Forget that fences make good neighbors.
Respect is the key.
Three months ago there were visitors in the neighborhood.
No problem. I’m not one of those people who have a heart attack if you park in front of my house. It’s why they call it a public street. I also don’t mind loud kids at play even though my sleeping hours are anything but normal.
What I won’t tolerate are people who believe there is no problem with coming into my yard to take and do what they want.
The first encounter with this one particular family was noon on a Saturday. A mom and her young daughter were talking fairly loud on the sidewalk in front of my home. I wouldn’t have given it a second thought but the voices kept getting louder and closer to the window.
I went outside and there was mom and daughter clipping my roses, ferns and golden poppies to make a bouquet.
I asked what they were doing.
“Just picking flowers,” was the mom’s reply. “They’re so pretty.”
I admit I was a bit stunned by her answer.
Then, before I could reply, she added that “it’s a shame to see them go to waste.”
I said they weren’t going to waste and that I liked looking at them in my front yard.
“That’s nice,” she added.
The mother said they were just visiting and that they’d be through in a second.
I replied in a fairly civil tone that “you’re through now.”
She looked at me, gave me a “who-the-hell-do-you-think-you-are” look and left.
I had one more encounter with the family a few days later when I caught their pre-teen son trying to scale my backyard fence so he could play with my Dalmatians. In a less than civil conversation (I remember saying “what the hell do you think you’re doing”) the kid informed me he climbed fences to play with his neighbors’ dogs all the time back home and that it was OK.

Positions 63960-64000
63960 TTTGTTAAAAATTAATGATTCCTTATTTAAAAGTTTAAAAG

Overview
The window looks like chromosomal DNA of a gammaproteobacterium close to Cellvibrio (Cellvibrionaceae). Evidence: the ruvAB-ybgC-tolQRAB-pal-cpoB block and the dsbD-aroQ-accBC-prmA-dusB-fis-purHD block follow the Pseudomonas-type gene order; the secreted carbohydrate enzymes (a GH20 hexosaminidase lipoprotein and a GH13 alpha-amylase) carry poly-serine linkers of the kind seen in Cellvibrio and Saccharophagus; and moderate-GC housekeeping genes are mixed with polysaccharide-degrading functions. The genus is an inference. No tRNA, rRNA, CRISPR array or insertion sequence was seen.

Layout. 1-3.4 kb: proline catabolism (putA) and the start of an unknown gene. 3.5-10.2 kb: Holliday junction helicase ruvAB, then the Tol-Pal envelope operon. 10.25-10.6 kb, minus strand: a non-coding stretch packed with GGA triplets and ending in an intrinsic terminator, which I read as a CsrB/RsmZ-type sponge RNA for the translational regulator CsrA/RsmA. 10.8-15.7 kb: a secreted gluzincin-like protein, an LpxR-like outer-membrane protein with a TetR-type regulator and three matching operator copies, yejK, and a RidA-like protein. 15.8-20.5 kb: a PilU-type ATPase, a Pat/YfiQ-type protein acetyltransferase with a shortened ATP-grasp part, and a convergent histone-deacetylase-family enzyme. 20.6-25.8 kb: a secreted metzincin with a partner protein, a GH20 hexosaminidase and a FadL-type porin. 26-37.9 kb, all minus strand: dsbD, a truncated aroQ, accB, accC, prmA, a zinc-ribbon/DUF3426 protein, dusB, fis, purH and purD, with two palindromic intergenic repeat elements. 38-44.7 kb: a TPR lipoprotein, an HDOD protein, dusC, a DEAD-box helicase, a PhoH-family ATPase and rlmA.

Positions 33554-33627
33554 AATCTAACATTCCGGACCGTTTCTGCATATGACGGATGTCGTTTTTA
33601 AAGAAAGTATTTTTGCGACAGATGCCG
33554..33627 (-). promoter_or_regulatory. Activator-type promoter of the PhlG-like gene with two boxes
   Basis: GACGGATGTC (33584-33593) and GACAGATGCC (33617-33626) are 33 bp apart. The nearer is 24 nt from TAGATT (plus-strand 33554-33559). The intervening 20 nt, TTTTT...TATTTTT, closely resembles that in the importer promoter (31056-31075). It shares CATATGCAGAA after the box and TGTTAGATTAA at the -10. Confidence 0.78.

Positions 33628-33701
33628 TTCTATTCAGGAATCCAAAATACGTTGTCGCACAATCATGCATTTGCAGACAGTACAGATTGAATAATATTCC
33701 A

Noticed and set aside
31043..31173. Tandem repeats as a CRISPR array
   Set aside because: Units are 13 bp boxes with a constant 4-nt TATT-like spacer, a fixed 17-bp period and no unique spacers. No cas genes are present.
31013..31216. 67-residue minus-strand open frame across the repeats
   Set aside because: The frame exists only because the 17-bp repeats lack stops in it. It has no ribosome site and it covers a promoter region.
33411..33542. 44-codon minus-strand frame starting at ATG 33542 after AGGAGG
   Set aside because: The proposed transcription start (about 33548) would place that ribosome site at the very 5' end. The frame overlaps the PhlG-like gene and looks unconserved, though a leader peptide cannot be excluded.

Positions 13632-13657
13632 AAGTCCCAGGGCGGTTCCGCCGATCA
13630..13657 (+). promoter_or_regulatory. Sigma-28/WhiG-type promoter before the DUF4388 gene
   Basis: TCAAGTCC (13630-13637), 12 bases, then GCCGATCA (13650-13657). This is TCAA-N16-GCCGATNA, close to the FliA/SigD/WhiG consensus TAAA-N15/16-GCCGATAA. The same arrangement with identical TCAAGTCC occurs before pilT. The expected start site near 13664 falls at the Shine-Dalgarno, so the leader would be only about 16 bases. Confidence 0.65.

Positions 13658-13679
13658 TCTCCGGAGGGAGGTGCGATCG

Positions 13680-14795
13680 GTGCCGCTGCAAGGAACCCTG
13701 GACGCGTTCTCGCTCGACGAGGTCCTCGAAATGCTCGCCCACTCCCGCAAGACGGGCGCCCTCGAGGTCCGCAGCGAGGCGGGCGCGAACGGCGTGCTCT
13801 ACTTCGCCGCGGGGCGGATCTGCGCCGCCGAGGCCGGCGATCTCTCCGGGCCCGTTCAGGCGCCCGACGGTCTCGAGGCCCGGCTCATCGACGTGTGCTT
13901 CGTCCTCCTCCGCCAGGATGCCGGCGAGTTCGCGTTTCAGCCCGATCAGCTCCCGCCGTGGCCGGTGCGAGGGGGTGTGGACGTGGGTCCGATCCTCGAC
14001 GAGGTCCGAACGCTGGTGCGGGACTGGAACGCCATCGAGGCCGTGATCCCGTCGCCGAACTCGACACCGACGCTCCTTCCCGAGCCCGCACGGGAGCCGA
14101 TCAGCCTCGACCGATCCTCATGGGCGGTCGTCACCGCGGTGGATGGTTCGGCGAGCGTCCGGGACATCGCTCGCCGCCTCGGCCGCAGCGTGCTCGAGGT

I told him it wasn’t OK and as I was escorting him out of the yard I told him he could have been casing my house for all I knew. He didn’t understand what I meant just as he didn’t understand the concept of private property.
To be honest if the woman and her daughter had knocked on my door and asked to cut some roses and ferns I would have said “yes” although the poppies would be off limits.
When I lived on Pine Street we had 180 rose bushes split evenly between the front and backyards. More than a few people were helping themselves to roses without asking. One day a teen boy of about 16 knocked on my door and asked if he could pick some roses for his girlfriend. Because he asked, I not only got my clippers to help him so they’d be cut right but I also rustled up a vase to give him.
Not only did he ask but it also avoided someone who had no business cutting my roses doing it the wrong way and reducing repeat blooms.
The bottom line, though, is taking something without asking is stealing. And going onto private property without permission is called trespassing.
And it doesn’t matter if you are taking something that you believe is inconsequential or crossing onto property that you think is no big deal.
Twenty years ago a friend’s niece was visiting the Valley from Florida. She had brought her racing bicycle along and wanted to go for a ride to see the countryside. We went on an 80-mile loop through east Stanislaus and San Joaquin counties.
On the way back she stopped and set her bicycle against a tree on the edge of an orchard and proceeded to pick an apple.
I asked her what she was doing.
She said the obvious in that she was picking an apple.
I said she wasn’t picking an apple – she was stealing.
She gave me a quizzical look. (Did I mention she was a deputy sheriff in Dade County?)
I asked her if she’d like people walking into her yard and helping themselves to flowers she was growing. She said no.
I said the apple trees just didn’t happen to grow there. A farmer put in a lot of time, money and effort into them. They were his property and his livelihood. It is how he fed his family.
She said she never looked at it that way before and said someone stealing her flowers would make her mad. She then proceeded to polish off the apple.
If you don’t want people taking stuff from you or freely roaming on your property then you shouldn’t do the same thing to others.
The world does need more fences. It needs more respect.
This column is the opinion of Dennis Wyatt and does not necessarily represent the opinion of The Journal or Morris Newspaper Corp. of CA. He can be contacted at firstname.lastname@example.org or 209.249.3519.